“It is not true that globalization is the primary cause of the relative impoverishment of the American worker.”—By Sanford Rose
Dolors & Sense
By Sanford Rose
KISSIMMEE Florida—(Weekly Hubris)—6/16/2014—On dipping into Thomas Piketty’s monumental Capital in the Twenty-First Century:
The new rich are not rich because of capital gains or dividends. They are rich primarily because of the rising inequality of so-called labor income.
That inequality stems largely from the efflorescence of “super-salaries” at the apex of corporate America and Britain.
It is an Anglo-Saxon phenomenon, effectively absent from Continental Europe and Japan.
It is traceable in part to the tax cutting championed by Margaret Thatcher and Ronald Reagan, which produced far lower top-bracket tax rates since 1980 than had hitherto prevailed.
Lower tax takes created powerful incentives for executives to lobby their boards of directors and compensation committees for outsize salaries that bore no discernible connection to their marginal productivity.
The intellectual underpinnings of tax-cutting mania were fragile.
Conservatives argued that the growth rates of economic output in the US and Britain compared unfavorably with those in Continental Europe and Japan because high tax rates were curbing entrepreneurship.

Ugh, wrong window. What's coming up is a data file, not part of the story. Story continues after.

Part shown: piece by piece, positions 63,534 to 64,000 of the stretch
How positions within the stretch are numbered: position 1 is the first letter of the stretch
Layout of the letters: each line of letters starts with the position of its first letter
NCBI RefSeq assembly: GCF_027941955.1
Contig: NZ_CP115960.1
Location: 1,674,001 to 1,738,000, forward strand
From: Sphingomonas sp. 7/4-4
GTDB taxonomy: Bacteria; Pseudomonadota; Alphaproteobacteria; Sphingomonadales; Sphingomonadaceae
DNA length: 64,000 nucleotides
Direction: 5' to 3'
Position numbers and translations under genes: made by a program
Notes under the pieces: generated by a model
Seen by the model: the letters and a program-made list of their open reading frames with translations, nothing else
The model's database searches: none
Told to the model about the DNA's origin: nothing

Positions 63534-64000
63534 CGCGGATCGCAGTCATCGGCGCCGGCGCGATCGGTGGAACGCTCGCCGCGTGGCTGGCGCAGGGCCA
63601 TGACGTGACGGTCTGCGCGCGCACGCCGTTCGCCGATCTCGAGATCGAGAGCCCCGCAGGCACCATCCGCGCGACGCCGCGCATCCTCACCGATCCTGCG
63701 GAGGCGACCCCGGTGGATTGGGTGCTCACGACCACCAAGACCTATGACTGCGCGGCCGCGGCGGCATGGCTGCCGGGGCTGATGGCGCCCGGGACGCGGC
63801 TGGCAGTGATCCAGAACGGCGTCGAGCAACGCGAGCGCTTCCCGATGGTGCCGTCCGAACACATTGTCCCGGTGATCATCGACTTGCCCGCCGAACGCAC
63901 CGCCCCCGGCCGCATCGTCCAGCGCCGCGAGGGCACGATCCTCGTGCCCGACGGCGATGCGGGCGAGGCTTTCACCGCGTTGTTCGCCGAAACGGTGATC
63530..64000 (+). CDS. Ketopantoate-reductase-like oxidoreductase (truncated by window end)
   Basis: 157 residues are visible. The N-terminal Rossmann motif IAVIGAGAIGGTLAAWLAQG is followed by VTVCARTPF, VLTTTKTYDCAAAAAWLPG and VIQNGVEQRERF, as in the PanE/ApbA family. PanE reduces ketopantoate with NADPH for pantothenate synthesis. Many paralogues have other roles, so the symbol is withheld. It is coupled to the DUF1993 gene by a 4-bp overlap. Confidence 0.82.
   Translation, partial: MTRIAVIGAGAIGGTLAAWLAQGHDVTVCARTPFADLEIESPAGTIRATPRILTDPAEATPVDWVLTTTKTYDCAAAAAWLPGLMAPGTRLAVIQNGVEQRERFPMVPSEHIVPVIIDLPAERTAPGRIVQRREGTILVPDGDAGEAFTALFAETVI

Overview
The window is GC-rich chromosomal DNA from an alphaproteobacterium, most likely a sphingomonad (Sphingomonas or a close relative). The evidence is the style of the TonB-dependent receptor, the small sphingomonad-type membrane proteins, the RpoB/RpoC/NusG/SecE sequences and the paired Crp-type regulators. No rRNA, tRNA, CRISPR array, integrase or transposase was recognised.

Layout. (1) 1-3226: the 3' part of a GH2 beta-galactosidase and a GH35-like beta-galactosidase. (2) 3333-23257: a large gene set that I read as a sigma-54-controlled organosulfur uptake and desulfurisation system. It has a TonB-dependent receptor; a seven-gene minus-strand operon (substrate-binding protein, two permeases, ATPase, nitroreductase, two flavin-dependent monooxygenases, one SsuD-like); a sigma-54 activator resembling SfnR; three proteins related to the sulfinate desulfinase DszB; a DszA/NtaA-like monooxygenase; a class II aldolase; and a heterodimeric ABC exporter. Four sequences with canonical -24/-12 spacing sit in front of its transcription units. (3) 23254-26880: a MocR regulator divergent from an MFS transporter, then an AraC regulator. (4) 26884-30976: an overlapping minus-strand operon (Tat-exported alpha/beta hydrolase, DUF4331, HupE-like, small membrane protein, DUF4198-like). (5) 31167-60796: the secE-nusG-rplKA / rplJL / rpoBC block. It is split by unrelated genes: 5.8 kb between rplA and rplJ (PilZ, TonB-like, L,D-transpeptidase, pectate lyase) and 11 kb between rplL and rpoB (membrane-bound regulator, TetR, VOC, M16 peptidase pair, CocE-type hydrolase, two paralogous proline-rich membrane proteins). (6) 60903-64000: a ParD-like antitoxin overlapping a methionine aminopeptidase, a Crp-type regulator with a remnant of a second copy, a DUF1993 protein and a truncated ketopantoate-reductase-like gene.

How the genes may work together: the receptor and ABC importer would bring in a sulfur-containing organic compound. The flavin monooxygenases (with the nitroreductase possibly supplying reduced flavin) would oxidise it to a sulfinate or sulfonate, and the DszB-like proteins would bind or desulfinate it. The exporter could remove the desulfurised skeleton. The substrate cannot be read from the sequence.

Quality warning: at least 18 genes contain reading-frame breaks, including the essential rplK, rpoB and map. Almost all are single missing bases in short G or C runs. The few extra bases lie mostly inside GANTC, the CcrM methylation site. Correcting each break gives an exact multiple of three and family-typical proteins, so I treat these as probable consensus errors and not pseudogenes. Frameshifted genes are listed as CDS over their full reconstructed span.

In reality, Continental Europe and Japan grew more rapidly than the US or Britain in the 1945-1975 period because they were in effect starting from scratch. Once the wartime destruction had been repaired–by about 1975–growth rates in these areas tumbled, and the growth gap evaporated.
Thus, the Thatcherite-Reaganite tax revolution took hold at just about the time that its economic rationale was being fatally undermined.
Largely because of inflated salaries, the top 10 percent of US income recipients were able to preempt about three-quarters of the total increase in national income from 1977-2007. The top one percent alone got 60 percent of the increase.
As a result, American income, which was distributed much more equally than European income in 1900, is now distributed far less equally.
It is not true that globalization is the primary cause of the relative impoverishment of the American worker. The internal transfer of national income in the USA—around 15 percentage points from the poorest 90 percent of workers to the richest 10 percent since 1980—is nearly four times greater than the size of the US trade deficits, as a percent of national product, in the 2000s.
Thus, the size of the Chinese, Japanese, and German trade surpluses, proxies for the job damages done by a globalized economy to American workers, cannot begin to explain their income plight.
Let’s face it: Domestic political and economic factors have conspired to deprive the American poor and near-poor of all but the merest crumbs of the economic advances recorded in the last generation.